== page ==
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Tuesday, 3 December, 2002, 13:20 GMT
Asian uproar over military strike threat
Protesters shout slogans as they stage a die-in on the steps of the closed Australian embassy in Manila
Australia has caused a storm of protest
Malaysia has added its voice to a growing row in Asia after Australian Prime Minister John Howard raised the possibility of pre-emptive strikes against militants in the region.

Malaysian Prime Minister Mahathir Mohamad said any unsanctioned action against groups on its soil would be considered an act of war.

We will not stand by should they attack

General Endriartono Sutarto
Indonesian military chief
But the US has backed Mr Howard's comments, in which he said he would be prepared to order pre-emptive strikes if he knew groups were planning to attack Australia.

Australia has been on a high state of alert since the October terror attack on Bali, in which about 90 Australians were killed.

Its mission in the Philippines has been closed since last week, citing a specific and credible terror threat.

Howard's defence

Mr Howard has defended his remarks, saying they simply reflected Australia's national interest and were not specifically directed at countries in the region.

Dr Mahathir on Tuesday called Mr Howard "arrogant", and said Australia stood out like a "sore thumb", trying to impose its European values on Asia.

"It is as if this is the good old days when people can shoot aborigines without caring about human rights," the prime minister said.

But White House spokesman Ari Fleischer on Monday said US President George Bush "of course supports pre-emptive action".

"September 11 changed everything, and nations must respond and change their doctrines to face new and different threats," he told reporters.

Neighbours' anger

Mr Howard's remarks in a television interview on Sunday sparked condemnation from the Philippines, Indonesia and Thailand.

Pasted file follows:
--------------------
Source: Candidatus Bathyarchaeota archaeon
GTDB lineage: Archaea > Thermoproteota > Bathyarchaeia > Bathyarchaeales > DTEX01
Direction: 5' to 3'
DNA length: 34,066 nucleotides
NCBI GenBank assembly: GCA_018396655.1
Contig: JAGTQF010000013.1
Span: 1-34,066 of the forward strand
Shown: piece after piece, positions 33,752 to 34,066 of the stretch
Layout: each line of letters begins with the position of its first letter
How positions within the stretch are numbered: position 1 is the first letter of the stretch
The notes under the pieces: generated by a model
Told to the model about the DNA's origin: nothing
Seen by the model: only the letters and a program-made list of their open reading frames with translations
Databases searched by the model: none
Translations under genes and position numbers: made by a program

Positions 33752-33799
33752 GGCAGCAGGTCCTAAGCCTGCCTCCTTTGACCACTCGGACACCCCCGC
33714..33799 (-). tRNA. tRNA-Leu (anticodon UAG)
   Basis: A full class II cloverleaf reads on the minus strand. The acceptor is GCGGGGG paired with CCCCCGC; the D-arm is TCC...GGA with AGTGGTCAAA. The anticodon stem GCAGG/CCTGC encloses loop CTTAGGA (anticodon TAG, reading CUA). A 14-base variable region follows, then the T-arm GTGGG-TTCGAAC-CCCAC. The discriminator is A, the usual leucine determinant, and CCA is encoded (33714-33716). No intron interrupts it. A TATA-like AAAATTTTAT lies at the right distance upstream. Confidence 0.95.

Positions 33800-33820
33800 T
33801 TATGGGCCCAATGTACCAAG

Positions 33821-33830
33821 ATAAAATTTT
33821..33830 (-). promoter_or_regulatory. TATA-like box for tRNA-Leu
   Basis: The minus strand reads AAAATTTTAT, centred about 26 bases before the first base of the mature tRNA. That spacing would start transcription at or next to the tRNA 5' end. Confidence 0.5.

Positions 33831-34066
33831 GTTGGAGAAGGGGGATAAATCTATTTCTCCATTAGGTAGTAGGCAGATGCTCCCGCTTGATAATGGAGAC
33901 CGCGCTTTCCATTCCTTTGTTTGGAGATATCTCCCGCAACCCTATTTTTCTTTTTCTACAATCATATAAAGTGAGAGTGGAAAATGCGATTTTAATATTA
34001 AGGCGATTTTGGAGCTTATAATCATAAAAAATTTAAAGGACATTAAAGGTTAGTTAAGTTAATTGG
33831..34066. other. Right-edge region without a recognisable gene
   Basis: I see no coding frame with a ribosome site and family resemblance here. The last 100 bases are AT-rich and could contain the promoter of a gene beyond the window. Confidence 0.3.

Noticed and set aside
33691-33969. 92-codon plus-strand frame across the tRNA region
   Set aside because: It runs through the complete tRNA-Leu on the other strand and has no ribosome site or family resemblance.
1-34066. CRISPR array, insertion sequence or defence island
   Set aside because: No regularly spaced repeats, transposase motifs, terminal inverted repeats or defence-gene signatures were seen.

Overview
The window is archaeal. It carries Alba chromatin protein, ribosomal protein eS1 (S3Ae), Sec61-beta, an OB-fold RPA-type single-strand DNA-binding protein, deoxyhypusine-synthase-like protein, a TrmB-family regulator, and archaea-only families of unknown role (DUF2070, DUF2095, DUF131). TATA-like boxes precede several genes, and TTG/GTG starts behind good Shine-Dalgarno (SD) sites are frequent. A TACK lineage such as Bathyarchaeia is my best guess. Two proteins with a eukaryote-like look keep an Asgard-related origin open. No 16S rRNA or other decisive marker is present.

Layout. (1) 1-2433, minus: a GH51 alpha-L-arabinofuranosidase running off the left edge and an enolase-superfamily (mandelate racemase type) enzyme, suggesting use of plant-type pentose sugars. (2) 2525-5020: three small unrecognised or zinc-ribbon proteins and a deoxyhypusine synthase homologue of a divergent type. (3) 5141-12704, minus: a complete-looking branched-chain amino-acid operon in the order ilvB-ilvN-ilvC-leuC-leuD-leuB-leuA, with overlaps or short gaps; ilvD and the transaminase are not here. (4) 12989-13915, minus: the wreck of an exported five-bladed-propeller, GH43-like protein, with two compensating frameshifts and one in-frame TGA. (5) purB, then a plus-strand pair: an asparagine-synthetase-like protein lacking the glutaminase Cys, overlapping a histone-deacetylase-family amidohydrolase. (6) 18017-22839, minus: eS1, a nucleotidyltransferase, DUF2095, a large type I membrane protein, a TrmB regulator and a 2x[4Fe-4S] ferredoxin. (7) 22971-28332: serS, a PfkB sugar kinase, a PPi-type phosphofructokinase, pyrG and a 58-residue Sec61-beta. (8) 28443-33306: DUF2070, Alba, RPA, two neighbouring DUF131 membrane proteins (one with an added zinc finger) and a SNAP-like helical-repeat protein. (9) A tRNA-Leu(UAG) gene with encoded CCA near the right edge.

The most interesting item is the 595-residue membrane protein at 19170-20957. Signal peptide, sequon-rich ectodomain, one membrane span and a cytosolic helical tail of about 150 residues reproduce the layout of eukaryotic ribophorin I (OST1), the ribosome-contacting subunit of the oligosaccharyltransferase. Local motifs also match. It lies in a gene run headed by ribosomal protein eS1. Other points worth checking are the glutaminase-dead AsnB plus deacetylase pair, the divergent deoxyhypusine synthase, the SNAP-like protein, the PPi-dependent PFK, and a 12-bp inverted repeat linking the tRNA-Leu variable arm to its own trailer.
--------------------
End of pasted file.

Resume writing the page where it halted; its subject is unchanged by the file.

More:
Dr Mahathir Mohamad
Mahathir accused John Howard of arrogance
Philippine National Security Adviser Roilo Golez called the statement "bordering on shocking" and said he would recommend that the government re-evaluated a proposed anti-terrorism agreement with Australia.

In Indonesia, where nearly 200 people died in October's nightclub bombing on the holiday island of Bali, the military chief said a pre-emptive strike by Australia would be "an act of aggression".

"We will not stand by should they attack," General Endriartono Sutarto was quoted as saying by the Jakarta Post.

Thailand also criticised Australia, saying it was capable of tackling any terror activity in its borders.

Analysts say the row could harm Australia's long-term standing in Asia, just when it most needs regional support to tackle terrorism.

 WATCH/LISTEN
 ON THIS STORY
Jonathan Kent in Kuala Lumpur
"The authorities here believe they have neutralised the militant threat"

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01 Dec 02 | Asia-Pacific
29 Nov 02 | Asia-Pacific
31 Oct 02 | Asia-Pacific
21 Oct 02 | Asia-Pacific
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